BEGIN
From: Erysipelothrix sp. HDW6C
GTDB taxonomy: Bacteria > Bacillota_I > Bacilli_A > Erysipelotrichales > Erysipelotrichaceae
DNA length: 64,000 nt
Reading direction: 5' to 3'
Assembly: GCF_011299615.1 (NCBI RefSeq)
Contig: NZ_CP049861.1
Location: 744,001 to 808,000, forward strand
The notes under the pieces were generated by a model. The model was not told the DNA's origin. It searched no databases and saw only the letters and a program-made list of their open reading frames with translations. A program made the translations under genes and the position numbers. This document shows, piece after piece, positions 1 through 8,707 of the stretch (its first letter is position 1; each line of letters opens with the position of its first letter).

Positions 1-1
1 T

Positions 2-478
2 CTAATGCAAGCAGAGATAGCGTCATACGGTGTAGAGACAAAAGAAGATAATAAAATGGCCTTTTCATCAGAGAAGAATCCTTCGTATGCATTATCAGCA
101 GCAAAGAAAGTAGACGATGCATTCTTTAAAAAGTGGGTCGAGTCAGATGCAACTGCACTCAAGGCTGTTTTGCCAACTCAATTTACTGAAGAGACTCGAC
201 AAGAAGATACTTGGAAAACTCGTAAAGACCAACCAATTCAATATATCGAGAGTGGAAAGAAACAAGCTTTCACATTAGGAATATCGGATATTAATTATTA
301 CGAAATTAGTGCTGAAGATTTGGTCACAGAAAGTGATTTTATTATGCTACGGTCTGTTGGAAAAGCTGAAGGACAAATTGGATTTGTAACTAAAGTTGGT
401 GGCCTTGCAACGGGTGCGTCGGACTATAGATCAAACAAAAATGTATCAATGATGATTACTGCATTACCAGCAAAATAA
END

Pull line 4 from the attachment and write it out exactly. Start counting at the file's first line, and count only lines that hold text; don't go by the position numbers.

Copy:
Reading direction: 5' to 3'